Carving pumpkins into jack-o’-lanterns is an art form that comes in all shapes, sizes and levels of difficulty. The final product (usually) makes the pumpkin carvers proud and anxious to display their work. However, often just a few days later, the pumpkin creation may start to wither and rot, and eventually, mold will take over. Why does this happen?
When you carve a pumpkin, it exposes the insides, making it more susceptible to infection through air flow. The environment (temperature, sunlight, etc.) can also be a factor in the pumpkin’s quality.
Molds are a fungal micro-organism that have the potential to live everywhere. These fungi release tiny, lightweight spores that allow them to travel through the air. They can then infect and cause carved pumpkins to shrivel, soften and start to grow fuzzy, grey mold. Some common interior molds include Cladosporium, Penicillium, Aspergillus and Alternaria.
Consider these methods to help preserve your carved pumpkin:
1. Thoroughly wash your pumpkin before cutting into it.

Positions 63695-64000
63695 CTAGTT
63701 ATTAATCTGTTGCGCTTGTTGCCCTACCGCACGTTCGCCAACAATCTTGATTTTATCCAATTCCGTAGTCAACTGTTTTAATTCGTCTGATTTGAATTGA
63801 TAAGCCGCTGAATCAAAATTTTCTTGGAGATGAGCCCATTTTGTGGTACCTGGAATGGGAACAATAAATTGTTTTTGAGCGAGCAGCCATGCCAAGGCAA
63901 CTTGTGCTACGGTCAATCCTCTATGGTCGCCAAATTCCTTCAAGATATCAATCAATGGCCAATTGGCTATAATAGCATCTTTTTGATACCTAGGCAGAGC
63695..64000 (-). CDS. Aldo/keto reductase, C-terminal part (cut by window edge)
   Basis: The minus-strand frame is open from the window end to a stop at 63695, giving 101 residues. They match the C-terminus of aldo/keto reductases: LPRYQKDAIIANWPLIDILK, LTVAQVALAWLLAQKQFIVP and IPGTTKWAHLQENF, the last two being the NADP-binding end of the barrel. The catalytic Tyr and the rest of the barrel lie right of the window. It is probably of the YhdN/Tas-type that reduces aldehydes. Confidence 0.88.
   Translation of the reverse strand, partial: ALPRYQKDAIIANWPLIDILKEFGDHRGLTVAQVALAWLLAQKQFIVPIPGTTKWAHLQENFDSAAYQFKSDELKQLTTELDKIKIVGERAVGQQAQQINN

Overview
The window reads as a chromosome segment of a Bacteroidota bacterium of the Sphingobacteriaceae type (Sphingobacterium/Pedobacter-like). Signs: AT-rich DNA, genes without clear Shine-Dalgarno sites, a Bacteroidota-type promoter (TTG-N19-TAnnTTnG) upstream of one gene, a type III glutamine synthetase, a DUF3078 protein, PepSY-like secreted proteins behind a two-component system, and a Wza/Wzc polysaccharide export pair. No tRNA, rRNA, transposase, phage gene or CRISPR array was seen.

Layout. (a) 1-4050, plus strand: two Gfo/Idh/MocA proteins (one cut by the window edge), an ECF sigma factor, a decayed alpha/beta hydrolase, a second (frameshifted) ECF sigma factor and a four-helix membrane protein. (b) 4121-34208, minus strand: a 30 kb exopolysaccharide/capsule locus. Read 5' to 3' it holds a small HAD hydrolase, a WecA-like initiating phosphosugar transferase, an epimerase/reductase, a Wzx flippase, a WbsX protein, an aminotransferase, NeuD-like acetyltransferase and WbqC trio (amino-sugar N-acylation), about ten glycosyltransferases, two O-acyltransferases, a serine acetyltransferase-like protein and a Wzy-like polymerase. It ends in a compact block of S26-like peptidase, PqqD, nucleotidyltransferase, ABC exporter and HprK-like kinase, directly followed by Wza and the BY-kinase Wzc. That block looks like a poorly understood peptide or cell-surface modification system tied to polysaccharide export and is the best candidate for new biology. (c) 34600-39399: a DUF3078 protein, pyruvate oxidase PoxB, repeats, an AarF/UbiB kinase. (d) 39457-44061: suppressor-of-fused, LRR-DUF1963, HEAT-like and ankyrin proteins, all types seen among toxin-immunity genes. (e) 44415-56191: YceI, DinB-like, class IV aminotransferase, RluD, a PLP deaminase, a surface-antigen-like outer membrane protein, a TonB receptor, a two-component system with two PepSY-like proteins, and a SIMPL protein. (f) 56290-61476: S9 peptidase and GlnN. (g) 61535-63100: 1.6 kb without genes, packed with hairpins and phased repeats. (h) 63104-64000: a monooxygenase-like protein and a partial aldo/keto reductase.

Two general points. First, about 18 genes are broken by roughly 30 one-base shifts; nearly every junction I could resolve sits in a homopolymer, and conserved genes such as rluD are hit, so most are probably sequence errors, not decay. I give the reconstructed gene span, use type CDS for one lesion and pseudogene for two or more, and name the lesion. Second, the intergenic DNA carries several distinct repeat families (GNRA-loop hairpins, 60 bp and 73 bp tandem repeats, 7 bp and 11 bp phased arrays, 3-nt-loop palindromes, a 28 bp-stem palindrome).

2. Sterilize spoons, knives or other carving tools before use, especially between pumpkin carving.
3. Remove all of the pumpkin’s insides to reduce the surface area where potential fungi can grow.
4. Dip, wash or spray your finished carving with a 10 percent bleach solution. This will kill any microorganisms on your pumpkin.
5. Rub the cut areas with petroleum jelly, which helps lock in the moisture and slow the drying process.
6. Consider using an electric light or glow stick instead of a candle. This will prevent the gourd from “cooking” and spoiling faster.
Click here to see a gallery of the fungi that can infect your carved pumpkin: https://dkphoto.photoshelter.com/…/Molds-…/G0000GOne6NTk5fs/.
Click here to learn more about mold and mildews: https://utahpests.usu.edu/…/p…/pdf/mold-mildew_pestpress.pdf.
By: Nick Volesky, Utah State University Extension vegetable integrated pest management associate, Nick.firstname.lastname@example.org